Outcomes-based assessment focuses on using frequent and varied assessment techniques to guide learners towards achieving the outcomes set for a course. In contrast to continual assessment in which one merely assesses repeatedly, continuous assessment makes use of a variety of assessment practices during a course or module with the intention of understanding where the learner is. Feedback from assessment enables the lecturer involved to provide as much guidance to learners as possible. This feedback guides learners on their strengths and weaknesses and advises them on how to progress. This kind of assessment need not be formal. Its intention is to inform the learners on the success of their learning so far.

Outcomes-Based Assessment is Used for Formative and Summative Purposes

Outcomes-based assessment makes use of both formative and summative assessment. Formative assessment is used to chart the learner’s progress as he/she works towards achieving the specific outcomes to become competent. If learners have not met the criteria, they would not be competent yet and the onus would be on the assessor to specify what learners have to do in order to meet the criteria and become competent. Summative assessment is formal assessment that is administered at the end of a learning programme. Judgements are made with reference to the criteria set for the assessment tasks.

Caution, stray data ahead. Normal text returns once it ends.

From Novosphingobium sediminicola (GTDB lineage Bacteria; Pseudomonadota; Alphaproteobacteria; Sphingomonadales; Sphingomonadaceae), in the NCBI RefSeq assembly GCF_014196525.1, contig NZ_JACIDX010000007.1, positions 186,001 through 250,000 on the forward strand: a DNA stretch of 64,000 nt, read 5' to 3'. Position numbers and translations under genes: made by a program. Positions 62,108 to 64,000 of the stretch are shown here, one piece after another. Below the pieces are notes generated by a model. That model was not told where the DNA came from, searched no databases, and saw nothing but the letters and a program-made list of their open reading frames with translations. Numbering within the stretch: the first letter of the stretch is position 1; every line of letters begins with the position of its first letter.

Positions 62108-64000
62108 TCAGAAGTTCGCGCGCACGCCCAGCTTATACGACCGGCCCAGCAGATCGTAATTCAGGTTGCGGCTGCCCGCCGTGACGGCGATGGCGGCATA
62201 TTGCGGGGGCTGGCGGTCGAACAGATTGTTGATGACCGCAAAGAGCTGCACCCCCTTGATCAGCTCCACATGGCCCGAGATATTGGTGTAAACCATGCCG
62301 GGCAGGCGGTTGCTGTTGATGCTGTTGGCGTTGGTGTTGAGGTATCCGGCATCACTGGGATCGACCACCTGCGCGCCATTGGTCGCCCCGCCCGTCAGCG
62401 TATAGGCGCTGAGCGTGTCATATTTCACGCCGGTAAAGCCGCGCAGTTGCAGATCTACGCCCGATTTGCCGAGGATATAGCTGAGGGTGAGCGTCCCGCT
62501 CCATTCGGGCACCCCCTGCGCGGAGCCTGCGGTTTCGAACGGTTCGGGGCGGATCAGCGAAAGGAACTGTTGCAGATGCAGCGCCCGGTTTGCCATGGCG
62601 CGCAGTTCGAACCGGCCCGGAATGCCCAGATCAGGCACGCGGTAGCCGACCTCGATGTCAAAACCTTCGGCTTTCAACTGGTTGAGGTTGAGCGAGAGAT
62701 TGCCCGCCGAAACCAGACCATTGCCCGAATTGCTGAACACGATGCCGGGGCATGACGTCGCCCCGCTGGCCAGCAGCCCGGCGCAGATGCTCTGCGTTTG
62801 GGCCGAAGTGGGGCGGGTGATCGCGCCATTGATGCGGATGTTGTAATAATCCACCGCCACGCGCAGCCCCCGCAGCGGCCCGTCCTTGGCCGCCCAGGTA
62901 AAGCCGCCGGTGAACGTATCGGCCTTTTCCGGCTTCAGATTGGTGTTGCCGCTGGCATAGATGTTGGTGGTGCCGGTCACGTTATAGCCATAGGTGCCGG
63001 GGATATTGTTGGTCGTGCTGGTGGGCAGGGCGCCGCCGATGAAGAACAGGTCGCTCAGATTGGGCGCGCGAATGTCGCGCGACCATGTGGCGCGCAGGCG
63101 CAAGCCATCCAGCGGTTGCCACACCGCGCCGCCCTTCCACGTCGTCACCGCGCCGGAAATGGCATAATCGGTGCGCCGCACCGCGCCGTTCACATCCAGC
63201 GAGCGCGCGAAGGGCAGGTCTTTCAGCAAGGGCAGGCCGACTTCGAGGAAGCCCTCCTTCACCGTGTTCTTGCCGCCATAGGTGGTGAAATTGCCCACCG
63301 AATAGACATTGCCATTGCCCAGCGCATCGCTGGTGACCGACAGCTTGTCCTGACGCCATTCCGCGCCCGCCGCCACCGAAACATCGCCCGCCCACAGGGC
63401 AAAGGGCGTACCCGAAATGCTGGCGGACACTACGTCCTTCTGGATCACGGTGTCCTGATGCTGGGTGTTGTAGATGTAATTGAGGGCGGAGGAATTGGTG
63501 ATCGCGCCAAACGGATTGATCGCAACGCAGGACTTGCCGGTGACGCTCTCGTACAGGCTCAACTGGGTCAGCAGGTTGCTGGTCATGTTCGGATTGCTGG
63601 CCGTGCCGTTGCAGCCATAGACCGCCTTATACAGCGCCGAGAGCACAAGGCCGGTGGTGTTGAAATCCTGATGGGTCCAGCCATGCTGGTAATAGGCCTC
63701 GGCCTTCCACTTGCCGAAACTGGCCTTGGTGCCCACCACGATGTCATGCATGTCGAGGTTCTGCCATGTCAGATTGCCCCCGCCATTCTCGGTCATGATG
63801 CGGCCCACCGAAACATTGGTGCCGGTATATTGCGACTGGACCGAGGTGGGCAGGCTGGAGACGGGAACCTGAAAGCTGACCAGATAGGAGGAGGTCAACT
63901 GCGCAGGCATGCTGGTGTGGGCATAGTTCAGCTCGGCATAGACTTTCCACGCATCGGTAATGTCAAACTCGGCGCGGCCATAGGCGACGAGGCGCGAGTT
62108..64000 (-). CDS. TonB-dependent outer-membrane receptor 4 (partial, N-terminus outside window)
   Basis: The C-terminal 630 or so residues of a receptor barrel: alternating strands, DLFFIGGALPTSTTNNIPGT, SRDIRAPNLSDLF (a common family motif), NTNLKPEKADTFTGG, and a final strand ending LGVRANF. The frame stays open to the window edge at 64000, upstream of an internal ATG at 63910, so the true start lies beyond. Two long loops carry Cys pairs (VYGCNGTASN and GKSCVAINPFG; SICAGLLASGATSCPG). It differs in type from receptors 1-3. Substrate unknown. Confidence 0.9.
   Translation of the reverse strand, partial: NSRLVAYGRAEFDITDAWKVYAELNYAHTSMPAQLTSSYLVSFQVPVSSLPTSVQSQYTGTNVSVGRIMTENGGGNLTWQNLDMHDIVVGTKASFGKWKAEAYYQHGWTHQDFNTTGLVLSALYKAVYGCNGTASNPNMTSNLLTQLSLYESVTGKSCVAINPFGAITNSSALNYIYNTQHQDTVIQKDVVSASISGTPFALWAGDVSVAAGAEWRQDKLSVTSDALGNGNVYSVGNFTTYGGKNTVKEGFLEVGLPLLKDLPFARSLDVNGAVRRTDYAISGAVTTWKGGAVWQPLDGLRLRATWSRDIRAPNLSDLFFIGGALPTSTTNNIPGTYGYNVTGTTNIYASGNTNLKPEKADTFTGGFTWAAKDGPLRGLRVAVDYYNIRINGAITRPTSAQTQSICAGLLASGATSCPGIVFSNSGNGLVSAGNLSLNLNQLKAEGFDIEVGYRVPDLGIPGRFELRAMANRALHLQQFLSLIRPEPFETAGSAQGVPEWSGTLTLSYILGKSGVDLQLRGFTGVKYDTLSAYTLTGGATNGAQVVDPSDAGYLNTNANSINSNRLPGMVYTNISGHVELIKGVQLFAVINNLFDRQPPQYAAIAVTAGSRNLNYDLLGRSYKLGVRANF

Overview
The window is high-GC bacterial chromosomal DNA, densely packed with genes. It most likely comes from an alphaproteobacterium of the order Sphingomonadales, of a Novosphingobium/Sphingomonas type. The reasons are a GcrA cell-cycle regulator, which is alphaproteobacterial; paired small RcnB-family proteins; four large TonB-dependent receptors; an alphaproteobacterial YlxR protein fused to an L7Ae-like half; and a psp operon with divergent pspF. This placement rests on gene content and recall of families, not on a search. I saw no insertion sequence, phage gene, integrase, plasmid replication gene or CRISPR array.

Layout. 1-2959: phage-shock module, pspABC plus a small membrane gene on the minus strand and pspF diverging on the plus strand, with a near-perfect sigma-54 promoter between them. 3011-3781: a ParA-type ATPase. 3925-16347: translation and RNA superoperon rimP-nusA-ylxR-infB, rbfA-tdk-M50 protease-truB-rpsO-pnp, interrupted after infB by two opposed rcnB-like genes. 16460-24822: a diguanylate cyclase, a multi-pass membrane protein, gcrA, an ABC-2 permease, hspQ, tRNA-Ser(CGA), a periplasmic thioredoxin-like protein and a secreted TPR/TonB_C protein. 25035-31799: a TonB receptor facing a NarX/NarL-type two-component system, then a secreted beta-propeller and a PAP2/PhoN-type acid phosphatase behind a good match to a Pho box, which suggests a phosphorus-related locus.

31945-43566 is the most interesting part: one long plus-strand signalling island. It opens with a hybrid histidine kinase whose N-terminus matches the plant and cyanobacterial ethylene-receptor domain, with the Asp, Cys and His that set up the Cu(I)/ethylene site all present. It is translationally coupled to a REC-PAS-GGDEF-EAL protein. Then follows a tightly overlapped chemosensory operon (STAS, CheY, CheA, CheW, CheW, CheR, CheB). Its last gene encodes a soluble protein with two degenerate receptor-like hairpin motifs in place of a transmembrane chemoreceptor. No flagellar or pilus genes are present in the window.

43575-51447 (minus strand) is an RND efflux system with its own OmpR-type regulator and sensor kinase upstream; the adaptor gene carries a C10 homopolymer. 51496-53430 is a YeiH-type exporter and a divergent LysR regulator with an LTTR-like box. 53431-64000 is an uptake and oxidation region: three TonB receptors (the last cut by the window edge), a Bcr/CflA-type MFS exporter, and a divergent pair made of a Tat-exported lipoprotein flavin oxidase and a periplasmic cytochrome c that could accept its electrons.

Lecturer Broadcast: Click here to view an explanation about formative and summative assessments.

Click here to view a video that compares formative and summative assessments.

Outcomes-Based Assessment Is Concerned with Issues Of Reliability And Fairness

Traditionally, reliability refers to consistency of measurement. Outcomes-based assessment is conducive to reliability in those specific outcomes and criteria, and is the basis upon which assessment is planned and administered. These are constant, regardless of who is assessing and who is being assessed. Laying down these specifications makes it necessary for the assessor to use them as a guide in planning, developing, and administering assessment. Because they are specific, known, and clearly understood by all, they act as an built-in mechanisms against assessor inconsistency and assist with the transparency of assessment and description of standards.